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Classroom Discussion part I. Presenter: John Elder
Aquí tenéis la foto oficial del equipo de profesores y administración de la Escuela Española 2011. Además hemos dejado algunas otras fotos que nos hicimos después y que son divertidas, para que os acordéis de vuestros profes.
Doctor en Filología Románica por la Universidad de Salamanca.
a. Appeal of Non-reappointment
i. Grounds for Appeal
A faculty member who has received notice of non-reappointment may appeal that judgment on the basis of either procedural errors or violation of academic freedom that may have influenced the academic department or program, and/or the Reappointments Committee or the Promotions Committee, and/or the provost (in the case of first and contract reviews) or the president (in the case of tenure reviews).
Students and faculty in the computer science department are very active in research. There are numerous new and ongoing student-faculty research projects, independent projects, and group projects. Students present their work at different research forums, both on-campus and off-campus, and there are several faculty research projects with active student participation.
Current on-going faculty research projects involving regular student participation include:
Helen Young (Biology) and her students have recently been exploring the effects of landscape on pollinator: How does the presence of forest around a field affect the number and diversity of bee pollinators? What about corn fields? Or roads and rivers and cities? This work has strong relevance in Addison County, an area heavily reliant on agriculture for its well-being. Once the researchers know what influences pollinator abundance, they will be able to include this information in city and county planning, and help farmers maintain (or even increase) their crop yield for insect pollinated crops.
Larry Hamberlin had an essay included in a book of Schubert studies published by Ashgate Press in the fall.
In the spring, Hamberlin presented papers at the Experience Music Project's pop music conference in Seattle and at the conference Feminist Music and Theory in Greensboro, North Carolina.
He is active on the editorial board of the Journal of the Society for American Music, and he's on the program committee for the society's 2010 annual meeting, as well as chair of the selection committee for the society's award for the year's best book about American music.
Professor James Morrison (Political Science) has begun podcasting all of his lectures. These lectures are available online and through iTunes. More information is available at Morrison's Web site.
The Web site SouthChinaSea.org was started in 1998 by David Rosenberg, a professor of Political Science at Middlebury, as a student-faculty collaborative research project. It has developed into a five-star online resource for students, scholars and policy-makers interested in South China Sea regional economic, environmental, and security issues.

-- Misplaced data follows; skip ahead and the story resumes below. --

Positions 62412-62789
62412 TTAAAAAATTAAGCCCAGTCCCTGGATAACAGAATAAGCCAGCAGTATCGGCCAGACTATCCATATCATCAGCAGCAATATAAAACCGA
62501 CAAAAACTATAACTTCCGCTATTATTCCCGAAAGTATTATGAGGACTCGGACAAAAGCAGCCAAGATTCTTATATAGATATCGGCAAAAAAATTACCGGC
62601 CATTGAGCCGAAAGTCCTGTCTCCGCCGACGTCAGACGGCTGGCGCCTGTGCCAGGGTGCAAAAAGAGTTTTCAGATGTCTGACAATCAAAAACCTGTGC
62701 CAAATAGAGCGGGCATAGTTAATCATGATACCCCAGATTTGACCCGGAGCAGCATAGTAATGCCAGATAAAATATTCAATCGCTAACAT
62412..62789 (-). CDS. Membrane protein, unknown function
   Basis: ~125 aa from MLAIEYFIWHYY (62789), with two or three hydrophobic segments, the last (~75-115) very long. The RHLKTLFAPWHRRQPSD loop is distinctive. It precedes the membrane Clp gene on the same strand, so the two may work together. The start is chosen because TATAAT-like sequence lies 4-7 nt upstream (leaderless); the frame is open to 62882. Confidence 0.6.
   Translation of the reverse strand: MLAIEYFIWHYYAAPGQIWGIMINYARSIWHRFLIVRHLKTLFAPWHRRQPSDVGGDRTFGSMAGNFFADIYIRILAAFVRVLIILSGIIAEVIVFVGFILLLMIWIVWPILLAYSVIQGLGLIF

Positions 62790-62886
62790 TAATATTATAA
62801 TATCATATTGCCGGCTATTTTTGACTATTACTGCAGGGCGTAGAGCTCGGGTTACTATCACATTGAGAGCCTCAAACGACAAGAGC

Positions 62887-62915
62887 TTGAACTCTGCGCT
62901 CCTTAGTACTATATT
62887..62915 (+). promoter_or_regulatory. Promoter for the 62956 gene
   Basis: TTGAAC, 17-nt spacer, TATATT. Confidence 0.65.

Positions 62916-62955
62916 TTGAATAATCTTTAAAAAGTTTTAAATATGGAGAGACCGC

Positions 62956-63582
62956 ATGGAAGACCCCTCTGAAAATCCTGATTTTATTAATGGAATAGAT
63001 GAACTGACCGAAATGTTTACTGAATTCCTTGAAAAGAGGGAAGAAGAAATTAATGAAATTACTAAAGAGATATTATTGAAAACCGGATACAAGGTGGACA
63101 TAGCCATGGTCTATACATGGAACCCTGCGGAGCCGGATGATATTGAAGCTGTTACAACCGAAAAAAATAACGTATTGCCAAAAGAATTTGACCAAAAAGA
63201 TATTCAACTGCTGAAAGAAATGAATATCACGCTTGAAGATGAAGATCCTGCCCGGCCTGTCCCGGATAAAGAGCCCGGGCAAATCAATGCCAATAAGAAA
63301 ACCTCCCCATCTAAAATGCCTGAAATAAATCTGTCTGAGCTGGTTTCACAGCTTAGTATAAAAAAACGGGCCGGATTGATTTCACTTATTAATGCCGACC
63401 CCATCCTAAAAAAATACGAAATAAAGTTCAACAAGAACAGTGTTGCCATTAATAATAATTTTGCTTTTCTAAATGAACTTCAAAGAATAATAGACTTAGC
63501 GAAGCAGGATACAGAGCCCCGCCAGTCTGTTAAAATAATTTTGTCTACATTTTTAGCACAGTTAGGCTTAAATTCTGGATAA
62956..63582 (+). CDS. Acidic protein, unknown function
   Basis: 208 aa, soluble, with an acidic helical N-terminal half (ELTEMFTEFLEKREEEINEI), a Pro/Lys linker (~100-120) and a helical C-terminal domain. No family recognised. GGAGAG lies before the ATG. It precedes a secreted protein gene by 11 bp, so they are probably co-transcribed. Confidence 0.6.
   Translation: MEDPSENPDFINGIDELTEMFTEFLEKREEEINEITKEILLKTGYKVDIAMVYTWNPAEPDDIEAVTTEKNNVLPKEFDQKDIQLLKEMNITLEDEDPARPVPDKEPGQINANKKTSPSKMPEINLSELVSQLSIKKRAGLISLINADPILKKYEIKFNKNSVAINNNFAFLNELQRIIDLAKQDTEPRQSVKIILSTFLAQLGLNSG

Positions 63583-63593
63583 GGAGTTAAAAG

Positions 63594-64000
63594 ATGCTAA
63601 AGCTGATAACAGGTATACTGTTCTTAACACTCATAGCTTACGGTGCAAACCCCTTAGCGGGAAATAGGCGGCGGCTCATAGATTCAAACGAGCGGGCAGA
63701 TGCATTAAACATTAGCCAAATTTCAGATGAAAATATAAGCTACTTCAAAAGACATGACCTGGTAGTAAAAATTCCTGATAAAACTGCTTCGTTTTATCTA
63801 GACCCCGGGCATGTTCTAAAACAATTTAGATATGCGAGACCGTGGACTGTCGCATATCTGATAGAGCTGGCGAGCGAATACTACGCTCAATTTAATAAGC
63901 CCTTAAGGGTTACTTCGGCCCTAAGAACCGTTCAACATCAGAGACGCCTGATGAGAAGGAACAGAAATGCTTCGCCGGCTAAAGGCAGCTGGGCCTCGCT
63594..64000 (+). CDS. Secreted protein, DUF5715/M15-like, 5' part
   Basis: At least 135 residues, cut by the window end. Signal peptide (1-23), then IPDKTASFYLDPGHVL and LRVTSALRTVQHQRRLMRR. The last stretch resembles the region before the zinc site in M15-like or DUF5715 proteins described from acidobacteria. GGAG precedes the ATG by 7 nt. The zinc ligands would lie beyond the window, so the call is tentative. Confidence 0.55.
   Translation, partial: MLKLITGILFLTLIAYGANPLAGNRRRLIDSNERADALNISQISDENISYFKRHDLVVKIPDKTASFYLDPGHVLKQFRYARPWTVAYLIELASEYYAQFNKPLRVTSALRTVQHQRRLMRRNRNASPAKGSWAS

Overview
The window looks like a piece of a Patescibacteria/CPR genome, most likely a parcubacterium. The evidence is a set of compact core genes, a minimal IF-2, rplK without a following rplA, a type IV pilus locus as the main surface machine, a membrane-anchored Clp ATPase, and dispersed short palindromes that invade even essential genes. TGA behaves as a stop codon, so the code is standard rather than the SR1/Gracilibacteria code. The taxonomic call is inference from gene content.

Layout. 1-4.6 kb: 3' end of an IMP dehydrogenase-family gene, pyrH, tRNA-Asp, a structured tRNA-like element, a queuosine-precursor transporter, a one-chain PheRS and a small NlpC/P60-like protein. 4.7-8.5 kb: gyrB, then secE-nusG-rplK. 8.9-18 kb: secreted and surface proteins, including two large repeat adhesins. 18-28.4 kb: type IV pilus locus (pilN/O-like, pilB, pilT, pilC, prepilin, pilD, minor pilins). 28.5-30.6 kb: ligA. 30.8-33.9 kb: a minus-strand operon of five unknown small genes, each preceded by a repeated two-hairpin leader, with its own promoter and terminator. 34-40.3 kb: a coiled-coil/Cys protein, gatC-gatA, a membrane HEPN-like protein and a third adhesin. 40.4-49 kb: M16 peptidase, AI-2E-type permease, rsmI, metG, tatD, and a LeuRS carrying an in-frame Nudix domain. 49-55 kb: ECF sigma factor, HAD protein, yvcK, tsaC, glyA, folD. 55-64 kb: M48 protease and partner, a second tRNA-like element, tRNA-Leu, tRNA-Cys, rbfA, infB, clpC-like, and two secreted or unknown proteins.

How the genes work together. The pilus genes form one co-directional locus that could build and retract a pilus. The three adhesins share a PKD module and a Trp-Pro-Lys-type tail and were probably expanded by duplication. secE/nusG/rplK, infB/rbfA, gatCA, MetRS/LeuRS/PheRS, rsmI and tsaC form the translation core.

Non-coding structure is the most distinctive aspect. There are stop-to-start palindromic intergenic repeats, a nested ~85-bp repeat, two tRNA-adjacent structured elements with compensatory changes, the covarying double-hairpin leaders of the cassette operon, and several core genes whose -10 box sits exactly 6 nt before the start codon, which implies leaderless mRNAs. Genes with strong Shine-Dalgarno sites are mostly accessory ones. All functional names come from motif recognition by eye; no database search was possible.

In the summer of 2003, Miguel Fernandez, Middlebury Class of 1985 and a professor of Spanish at the College, ran into Mark Del Mastro with whom he had studied at Middlebury in Madrid, in the master's program in 1988. Del Mastro, a professor at The Citadel, was teaching at the Language School. There they met Juan Pablo Spicer-Escalant, who teaches at Utah State and was the designated director for the new Middlebury program in Guadalajara. Discussions among the three led to the development and launching of "Decimononica," an online, international, refereed journal on nineteenth-century Hispanic cultural production. The journal has had more than 25,000 visitors and has become one of the leading journals in its field.
Steve Abbott has been selected as co-editor (with Bruce Torrence of Randolph-Macon College) of "Math Horizons." This lively journal, published quarterly by the Mathematical Association of America, is dedicated to exposing current undergraduates to the history, culture, and personalities of mathematics, as well as to the latest results in the field. The publication features writing by some of the leading mathematical expositors, but also works with a student advisory board to include student writing on topics where their perspective may be the most insightful one.
During her sabbatical leave in Germany during 2008-09, Bettina Matthias (German) researched and wrote a German textbook for opera singers and musicians. Having taught in the "German for Singers and Vocal Coaches" program in the German Summer Language School since 2000, she decided to dedicate her sabbatical to writing a much-needed book that takes into account this special group's needs, abilities, interests and professional realities. Her research brought her into contact with some of Germany's finest musicians, opera houses, agents, conservatories, professors and directors, and the final result will prepare singers both linguistically and culturally for auditions, projects and work in the German-speaking world.
Since 2001, Bettina Matthias (German) has worked with German students, from first-semester to graduating senior, in Middlebury's German Theater Group. What started as an alternative to the typical final paper in late 2001 has grown into a very successful staple in the German Department and on campus, a steady group with at least 10 members at any given time, that has won the German Theater Competition at Mt. Holyoke College five times and has performed nine full-length plays in German. In fall, we will celebrate our tenth production together.